As the projection of billions of connected devices within the next decade are tossed around, it seems most practical Iota, as a micro-transaction cryptotoken, must operate in conjunction with the myriad blockchains that will connect the myriad devices belonging to a diverse corporate world of things.


News stories from this past week…

U.S. rep seeks fintech community to educate Congress
David Schweikert calls on attendees at the DC Blockchain Summit

U.S. Rep. David Schweikert, R-Ariz, talking to attendees at the DC Blockchain Summit on Mar. 3, issued an invitation to those there and involved in the ‘disruptive’ technology to reach out to Congress.

“I will make the argument right now that only six or seven of my brothers and sisters [in Congress] even understand the basic mechanics of the distributed ledger,” Schweikert said, as quoted at

Schweikert’s presence at the summit, and his plea to the FinTech community, is a certain sign attention has been seized at the highest level of governance in the U.S.

Schweikert also serves on the House of Representatives’ Financial Services Committee.

Regulation Awaits, Public Blockchain Not Wanted
Bank of England Chief Cashier: ‘we need to respond to what would regulation mean.’

Last week, Reuters revealed regulators and bankers alike are sitting tight — anxious perhaps — awaiting for FinTech innovations to shape up and illustrate how they may benefit or disrupt the traditional system of finance.

Bank of England (BoE) Chief Cashier, Victoria Cleland was quoted by Reuters as saying, “We need to understand what the [fintech industry’s] model is. With all these things going on, we need to respond to what would regulation mean.”

The concern is that innovation will eradicate the traditional business of banking and asset exchange, while driving a wedge in the industry similar to what Uber has done to the taxi service industry around the world.

Charley Cooper, managing director at R3 Group, further indicated: “I don’t know that there is any regulator in the world that is anywhere near close to accepting the idea of a public distributed ledger for financial services."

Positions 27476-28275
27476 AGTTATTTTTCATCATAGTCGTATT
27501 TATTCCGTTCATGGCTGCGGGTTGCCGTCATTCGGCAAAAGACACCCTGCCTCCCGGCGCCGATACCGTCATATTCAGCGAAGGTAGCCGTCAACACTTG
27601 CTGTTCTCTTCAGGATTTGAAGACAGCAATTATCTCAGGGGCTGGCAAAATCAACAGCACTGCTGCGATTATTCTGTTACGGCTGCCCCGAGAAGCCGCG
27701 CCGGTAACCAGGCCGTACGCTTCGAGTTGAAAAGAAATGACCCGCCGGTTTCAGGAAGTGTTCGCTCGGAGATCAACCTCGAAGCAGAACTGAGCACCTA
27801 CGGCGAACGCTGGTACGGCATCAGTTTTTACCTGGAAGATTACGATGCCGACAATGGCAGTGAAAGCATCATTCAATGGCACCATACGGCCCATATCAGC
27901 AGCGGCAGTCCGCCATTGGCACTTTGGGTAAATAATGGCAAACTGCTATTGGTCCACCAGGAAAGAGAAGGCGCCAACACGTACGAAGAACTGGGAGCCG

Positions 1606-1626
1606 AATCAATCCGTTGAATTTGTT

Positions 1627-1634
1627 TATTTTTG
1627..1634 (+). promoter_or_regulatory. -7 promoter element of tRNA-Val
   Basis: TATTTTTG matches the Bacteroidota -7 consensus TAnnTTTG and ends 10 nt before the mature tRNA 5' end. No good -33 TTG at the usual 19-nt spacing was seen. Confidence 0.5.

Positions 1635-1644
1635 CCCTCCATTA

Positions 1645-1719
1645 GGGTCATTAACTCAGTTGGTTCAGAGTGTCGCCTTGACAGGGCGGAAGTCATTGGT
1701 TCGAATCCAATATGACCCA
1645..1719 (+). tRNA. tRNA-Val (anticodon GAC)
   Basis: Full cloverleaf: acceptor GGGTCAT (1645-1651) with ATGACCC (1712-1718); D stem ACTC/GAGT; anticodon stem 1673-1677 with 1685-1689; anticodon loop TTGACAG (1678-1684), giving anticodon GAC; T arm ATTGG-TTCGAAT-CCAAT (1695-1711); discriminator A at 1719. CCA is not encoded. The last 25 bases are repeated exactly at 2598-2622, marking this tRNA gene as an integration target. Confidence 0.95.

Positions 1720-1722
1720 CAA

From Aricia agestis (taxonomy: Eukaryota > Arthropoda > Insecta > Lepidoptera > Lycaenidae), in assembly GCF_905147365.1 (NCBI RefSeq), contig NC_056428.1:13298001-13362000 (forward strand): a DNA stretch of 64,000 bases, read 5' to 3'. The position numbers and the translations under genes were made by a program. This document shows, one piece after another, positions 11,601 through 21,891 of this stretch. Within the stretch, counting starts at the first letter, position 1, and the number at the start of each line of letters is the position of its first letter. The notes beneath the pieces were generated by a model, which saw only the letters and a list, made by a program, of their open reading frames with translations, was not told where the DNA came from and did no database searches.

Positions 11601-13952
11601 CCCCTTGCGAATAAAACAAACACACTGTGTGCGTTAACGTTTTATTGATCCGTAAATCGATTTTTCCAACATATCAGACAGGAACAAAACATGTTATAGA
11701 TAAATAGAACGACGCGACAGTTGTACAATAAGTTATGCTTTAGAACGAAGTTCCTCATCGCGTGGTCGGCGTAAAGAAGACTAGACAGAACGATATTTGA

Whether that is even a thing, or whether it can be successfully achieved, is another subject entirely.

The wait on regulation, in England at least, ensues.

Brexit Could Affect Bitcoin, FinTech Industry
Seven of 10 FinTech companies say exit could spell relocation

With June 23 set as the date of the referendum on whether Britain stays or exits the European Union, a chunk of FinTech and Bitcoin-related business are prepared to leave the country as well.

Reuters reported, that seven out of 10 FinTech companies expressed intentions to move their headquarters out of London to a more favorable destination, like Dublin or Luxembourg, if Britain exits the European Union.

Reuter further reported, “All 10 said British exit from the EU, or "Brexit", was a serious concern for their businesses.”

Britain is considered one of the brightest locations for FinTech startups and the nation in general, pulling in £6.6 billion in 2015, more than California and New York.

Upcoming Events …

Smart Contracts, Blockchain & Data Standards
A free half-day FinTech forum hosted by XBRL US will be held on Apr. 4 in New York City. Speakers from Consensys, ItBit, Markit, Nasdaq, Safeguard Scientifics will be featured. For more information visit:

Bitcoin And Blockchain Leadership Forum
The forum takes place on Mar. 23 in Central London. The Bitcoin and Blockchain Leadership Forum launched in May 2015. Go to to register.

Money 20/20 Europe
Touted as an “experience for European innovators” and “catalyst for the growth and development of the payments and financial services ecosystem.” To register go to:

Kevin Hobbs was a Day Trader for Swift Trade, and Corporate Trader for FIRMA Foreign Exchange, before assuming his current role as the director of Vanbex Group.